Leicestershire Schools Learn Life-Saving Skills
Posted: Mon, 03 Mar 2014
A pioneering scheme to turn children across Leicestershire into a "generation of lifesavers" was launched Friday to a Leicester Tiger's Ground full of about 250 pupils representing schools across Leicestershire.
Under Leicestershire's Heartsafe Schools Programme, children in year 10 at secondary schools across the city and county will be taught emergency resuscitation skills, known as CPR.
Pupils will also learn how to use an automatic defibrillator – and every secondary will get its own defibrillator for use when someone suffers a cardiac arrest.
Dr Doug Skehan, a consultant cardiologist at Leicester's Glenfield Hospital, is heading the project.
"This is a pioneering scheme and the first of its kind in the country. It involves local and national charities, schools and health and other organisations."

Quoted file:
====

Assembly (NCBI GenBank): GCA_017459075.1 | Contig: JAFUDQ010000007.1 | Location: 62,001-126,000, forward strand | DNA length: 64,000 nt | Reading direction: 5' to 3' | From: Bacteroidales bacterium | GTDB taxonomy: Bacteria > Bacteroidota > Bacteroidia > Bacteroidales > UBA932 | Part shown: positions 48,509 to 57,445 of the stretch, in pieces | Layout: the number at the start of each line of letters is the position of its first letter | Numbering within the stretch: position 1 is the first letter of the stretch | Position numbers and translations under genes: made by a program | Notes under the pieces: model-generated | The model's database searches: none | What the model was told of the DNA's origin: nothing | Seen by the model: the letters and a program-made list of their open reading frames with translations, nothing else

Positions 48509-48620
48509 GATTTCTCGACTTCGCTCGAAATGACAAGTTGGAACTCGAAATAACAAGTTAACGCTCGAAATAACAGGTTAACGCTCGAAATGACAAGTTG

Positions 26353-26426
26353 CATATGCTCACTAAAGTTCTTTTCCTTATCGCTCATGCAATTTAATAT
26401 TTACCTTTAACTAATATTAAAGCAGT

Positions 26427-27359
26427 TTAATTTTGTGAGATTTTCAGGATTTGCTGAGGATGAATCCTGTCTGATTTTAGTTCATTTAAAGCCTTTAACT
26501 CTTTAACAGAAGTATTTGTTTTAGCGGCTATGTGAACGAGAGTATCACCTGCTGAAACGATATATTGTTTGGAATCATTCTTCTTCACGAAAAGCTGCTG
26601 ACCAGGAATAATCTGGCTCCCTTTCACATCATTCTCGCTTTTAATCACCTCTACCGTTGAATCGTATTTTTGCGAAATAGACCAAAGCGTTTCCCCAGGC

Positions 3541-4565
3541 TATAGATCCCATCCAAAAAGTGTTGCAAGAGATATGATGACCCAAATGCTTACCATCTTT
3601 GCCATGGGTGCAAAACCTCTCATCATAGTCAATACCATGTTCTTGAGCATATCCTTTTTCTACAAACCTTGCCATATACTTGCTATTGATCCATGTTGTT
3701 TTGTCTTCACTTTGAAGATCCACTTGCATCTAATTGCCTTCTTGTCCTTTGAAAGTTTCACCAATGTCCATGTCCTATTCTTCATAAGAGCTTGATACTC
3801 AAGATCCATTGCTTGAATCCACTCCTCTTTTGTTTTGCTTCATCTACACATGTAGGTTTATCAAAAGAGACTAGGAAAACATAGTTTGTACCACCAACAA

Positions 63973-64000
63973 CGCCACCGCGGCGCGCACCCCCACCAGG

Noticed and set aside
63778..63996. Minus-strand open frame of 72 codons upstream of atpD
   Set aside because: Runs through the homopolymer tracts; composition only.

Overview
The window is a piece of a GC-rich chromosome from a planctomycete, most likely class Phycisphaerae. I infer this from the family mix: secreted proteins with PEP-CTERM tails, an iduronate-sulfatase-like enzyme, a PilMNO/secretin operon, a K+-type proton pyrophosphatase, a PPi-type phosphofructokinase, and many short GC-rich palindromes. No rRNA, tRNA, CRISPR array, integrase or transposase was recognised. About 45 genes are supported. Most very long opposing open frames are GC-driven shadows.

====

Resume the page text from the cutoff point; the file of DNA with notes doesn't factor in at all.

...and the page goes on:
He said the initiative "promises to create a generation of young lifesavers who can spread their training to their families and other parts of the community".
"Over the next year, we are hoping to provide training for 12,000 pupils. If we can teach more people what to do in an emergency, I believe we can increase the survival rate of people who are seen having a cardiac arrest from the current 10 per cent to perhaps as much as 50 per cent."
Joe's father, Steve, said:
"Thousands of lives could be saved if the public had the skills needed to deliver resuscitation immediately.
"The trust is very proud to be a partner in this initiative."
The first phase of the programme will see training offered to all year 10 students over the next 18 months.
About 60 doctors, nurses and technicians at Leicester's hospitals have volunteered to give the training. School staff will also receive training so they can pass on the skills.